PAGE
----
Monday, March 8, 2010
The European Monetary Fund seems to be the idea du jour. By giving it a moniker that resembles the IMF, leaders no doubt hope that the institution will seem relatively familiar and unthreatening, even if large sums of money will be mentioned in connection with it (Simon Johnson speaks of 250 billion euros in cash equivalents and another 500 billion in credit lines--real money by anybody's reckoning). Of course the great political virtue of creating an intermediary body of this sort is that it alleviates the political problem of asking citizens to pay to clean up somebody else's mess. It's one thing to have your country kick in a hundred billion or so to set up a rather abstract "fund" for the purpose of bolstering "economic stability"--who could be against economic stability? It's another if you ask your French or German state worker to stay on the job until age 67 to pay the pension of a Greek bureaucrat who retired at 52. Nobody wants to be in the position of justifying the bill for bailing out the Greeks to the voters back home. By adding a layer of abstraction, you encourage people to think about "the system" rather than "the sponges." It might even work, but there will be plenty of temptation for nationalist parties to point out who's getting the benefits and who's bearing the costs, even if, ultimately, the benefits will also accrue to depositors in the financial institutions in the creditor countries that won't fail if their bad loans to Greece and Spain don't default. But the politics are tricky and could blow up in everyone's face--as in the United States.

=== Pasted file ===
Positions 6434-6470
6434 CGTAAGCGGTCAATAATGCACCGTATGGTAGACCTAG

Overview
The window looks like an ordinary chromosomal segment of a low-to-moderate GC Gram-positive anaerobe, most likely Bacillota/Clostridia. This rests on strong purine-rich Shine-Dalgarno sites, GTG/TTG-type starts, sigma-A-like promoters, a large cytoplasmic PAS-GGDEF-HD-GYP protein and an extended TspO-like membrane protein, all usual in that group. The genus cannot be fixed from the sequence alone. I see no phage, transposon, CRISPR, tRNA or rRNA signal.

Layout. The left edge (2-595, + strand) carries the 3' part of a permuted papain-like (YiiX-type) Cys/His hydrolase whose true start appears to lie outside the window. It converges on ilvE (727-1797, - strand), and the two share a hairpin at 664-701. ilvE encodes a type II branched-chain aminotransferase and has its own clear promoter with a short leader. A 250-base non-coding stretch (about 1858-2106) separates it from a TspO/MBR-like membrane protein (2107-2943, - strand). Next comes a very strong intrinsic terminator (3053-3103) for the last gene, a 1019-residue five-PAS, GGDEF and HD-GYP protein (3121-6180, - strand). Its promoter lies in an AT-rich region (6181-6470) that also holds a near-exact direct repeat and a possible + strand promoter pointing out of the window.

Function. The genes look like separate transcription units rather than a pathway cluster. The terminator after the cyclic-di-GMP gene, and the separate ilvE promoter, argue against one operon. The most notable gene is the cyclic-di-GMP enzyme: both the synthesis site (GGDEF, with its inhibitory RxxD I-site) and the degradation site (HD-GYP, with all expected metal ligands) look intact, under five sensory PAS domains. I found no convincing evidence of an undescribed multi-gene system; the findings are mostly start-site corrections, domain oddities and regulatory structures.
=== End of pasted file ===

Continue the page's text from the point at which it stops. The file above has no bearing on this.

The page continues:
Paul Krugman backs Rebecca Wilder: some countries in Europe are hoping to find their way out of crisis by "competitive deflation," reducing unit labor costs in the hope of increasing their export share. But this is not a game at which everyone can win. It is a form of "beggar-thy-neighbor" economic policy, and if everyone plays, everyone loses.
President Sarkozy must have choked on his coffee this morning when he read this in the Financial Times:
In Europe, the reputation of Germany’s conservative chancellor is second to none, as the ultimate deal-maker with a central role at the heart of any agreement among the 27 members of the European Union. When she travels to Washington next month, she will be greeted by Barack Obama as the US president’s most important transatlantic partner.But France will inevitably be a partner to this, if it comes to pass, as Sarko hinted yesterday that it will.